Applications for either grant should be submitted as early as possible. Please see respective terms & conditions for full eligibility information.

Grants for Carers

Grants for carers have been introduced following the Royal Society of Chemistry Breaking the barriers report where 78% of chemists working in UK academia felt that managing parenting and/or caring responsibilities has an impact on women’s retention and progression. This fund is not limited to women scientists and welcomes applications from anyone with caring responsibilities. These grants have been supported by The Royal Society of Chemistry’s Chemists’ Community Fund.
Caring responsibilities are wide and varied, and so each application will be individually assessed, examples of applications that we will consider include:
  • paying for extra home help or nursing care for a dependent whilst you will not be present
  • additional medical/respite care for a dependent whilst you will not be present
  • travel expenses for a relative to travel with you to care for dependents whilst you attend a meeting or event
  • paying for extended hours with a care worker/childminder/play scheme to cover time when you will arrive home later than normal.
You are eligible to apply if:
  • you are a chemist
  • you will incur additional caring expenses whilst attending a chemistry-related meeting, conference, event or workshop or a professional development event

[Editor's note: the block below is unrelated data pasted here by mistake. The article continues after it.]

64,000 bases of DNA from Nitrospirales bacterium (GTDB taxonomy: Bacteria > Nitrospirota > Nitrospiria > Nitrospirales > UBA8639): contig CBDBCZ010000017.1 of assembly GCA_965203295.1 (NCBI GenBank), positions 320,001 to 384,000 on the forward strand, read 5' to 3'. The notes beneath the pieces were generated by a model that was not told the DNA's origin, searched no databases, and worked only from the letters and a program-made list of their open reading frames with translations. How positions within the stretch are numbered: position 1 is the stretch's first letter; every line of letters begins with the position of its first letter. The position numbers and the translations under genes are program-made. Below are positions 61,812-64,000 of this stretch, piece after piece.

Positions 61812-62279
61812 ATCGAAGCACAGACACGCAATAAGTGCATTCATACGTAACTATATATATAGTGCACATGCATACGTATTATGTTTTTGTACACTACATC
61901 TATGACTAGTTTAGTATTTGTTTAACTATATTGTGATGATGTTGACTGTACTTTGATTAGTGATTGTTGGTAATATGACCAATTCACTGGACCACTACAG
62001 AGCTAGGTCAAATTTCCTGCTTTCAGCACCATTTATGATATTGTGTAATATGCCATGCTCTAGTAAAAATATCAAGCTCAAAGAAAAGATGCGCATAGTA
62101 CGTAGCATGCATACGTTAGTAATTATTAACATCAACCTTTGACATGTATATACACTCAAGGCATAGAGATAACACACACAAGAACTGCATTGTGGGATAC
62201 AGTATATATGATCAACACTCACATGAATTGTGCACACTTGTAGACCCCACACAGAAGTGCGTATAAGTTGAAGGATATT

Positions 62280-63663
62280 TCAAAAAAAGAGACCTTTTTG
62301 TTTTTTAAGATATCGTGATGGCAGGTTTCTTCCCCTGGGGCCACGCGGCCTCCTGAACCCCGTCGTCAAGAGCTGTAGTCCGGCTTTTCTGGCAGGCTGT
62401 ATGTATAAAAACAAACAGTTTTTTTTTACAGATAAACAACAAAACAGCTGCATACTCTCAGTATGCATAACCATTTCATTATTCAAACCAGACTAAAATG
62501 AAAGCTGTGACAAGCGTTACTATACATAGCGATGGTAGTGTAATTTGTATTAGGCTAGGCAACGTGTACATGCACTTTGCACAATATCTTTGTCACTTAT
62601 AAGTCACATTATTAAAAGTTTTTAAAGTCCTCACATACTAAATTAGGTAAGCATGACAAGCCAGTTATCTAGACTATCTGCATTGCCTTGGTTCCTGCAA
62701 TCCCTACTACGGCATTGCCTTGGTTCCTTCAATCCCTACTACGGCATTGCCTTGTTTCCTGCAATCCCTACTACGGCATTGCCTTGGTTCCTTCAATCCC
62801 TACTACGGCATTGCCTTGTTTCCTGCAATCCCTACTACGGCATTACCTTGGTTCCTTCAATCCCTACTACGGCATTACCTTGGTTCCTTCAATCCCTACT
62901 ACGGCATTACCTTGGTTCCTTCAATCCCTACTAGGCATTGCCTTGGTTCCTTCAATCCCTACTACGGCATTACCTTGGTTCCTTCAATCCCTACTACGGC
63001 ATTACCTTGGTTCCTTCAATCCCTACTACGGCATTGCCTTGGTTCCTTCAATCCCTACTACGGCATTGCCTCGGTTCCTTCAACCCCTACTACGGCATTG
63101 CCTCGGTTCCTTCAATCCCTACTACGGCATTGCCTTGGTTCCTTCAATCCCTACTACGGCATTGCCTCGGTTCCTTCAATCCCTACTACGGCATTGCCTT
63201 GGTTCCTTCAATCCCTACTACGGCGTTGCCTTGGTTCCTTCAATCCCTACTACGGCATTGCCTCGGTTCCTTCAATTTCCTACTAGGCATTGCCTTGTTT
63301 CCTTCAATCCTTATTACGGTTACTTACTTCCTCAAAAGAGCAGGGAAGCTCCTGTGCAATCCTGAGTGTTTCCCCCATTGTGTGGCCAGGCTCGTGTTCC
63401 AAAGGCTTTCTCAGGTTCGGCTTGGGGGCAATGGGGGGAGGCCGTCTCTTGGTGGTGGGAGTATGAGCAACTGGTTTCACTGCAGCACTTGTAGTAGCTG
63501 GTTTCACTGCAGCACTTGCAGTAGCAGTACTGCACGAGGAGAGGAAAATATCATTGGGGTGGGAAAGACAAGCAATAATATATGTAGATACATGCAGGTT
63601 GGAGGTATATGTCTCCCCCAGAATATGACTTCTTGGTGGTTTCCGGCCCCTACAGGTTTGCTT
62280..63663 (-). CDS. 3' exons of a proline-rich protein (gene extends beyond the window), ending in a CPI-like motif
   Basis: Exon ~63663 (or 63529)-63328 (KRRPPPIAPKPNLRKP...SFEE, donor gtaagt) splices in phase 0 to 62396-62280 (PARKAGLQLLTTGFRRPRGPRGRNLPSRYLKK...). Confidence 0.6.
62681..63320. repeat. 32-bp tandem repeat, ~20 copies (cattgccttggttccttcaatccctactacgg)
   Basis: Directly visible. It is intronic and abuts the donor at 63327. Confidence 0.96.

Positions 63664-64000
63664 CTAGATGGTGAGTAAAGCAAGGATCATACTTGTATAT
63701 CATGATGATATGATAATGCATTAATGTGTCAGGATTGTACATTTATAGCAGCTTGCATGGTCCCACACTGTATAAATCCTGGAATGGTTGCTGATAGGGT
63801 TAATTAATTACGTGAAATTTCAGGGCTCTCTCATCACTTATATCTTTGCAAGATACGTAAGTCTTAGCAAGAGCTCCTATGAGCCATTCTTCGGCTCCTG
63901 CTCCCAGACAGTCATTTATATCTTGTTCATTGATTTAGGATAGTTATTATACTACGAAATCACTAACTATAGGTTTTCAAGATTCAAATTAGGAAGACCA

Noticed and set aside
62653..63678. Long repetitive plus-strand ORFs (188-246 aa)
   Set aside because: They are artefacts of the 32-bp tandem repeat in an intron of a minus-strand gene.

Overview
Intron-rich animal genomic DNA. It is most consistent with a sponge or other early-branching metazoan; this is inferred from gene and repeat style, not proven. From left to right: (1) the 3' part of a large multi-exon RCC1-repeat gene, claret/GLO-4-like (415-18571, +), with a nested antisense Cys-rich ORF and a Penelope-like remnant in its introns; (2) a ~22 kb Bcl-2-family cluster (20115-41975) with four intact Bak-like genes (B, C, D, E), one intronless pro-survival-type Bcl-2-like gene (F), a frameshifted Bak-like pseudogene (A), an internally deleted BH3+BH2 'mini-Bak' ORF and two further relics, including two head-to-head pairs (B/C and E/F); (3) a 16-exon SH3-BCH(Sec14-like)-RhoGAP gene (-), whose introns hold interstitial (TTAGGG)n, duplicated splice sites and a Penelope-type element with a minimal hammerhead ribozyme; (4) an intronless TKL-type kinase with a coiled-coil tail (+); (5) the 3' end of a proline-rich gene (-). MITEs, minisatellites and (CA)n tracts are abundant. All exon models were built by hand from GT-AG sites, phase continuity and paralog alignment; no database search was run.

• you will use these funds to cover the cost of care that you usually provide
  • you are based in the UK or Ireland or if not, you will normally have held three years RSC membership (past or current).
Sponsorship & supporting organisations
A selection of sponsorship opportunities are available for companies who would like to promote their activities at the Chemical Biology Symposium 2020.

As well as booking a table top exhibition space, there are opportunities to sponsor social events, advertise in the abstract book or place a promotional item in delegate packs. A sponsorship menu document is available to download from this page with more details and prices.

If you would like more information about sponsoring the Chemical Biology Symposium, please contact the Commercial Sales Department at the Royal Society of Chemistry on Sponsorship Menu
The Royal Society of Chemistry

The Royal Society of Chemistry, Burlington House, Piccadilly, London, W1J 0BA, United Kingdom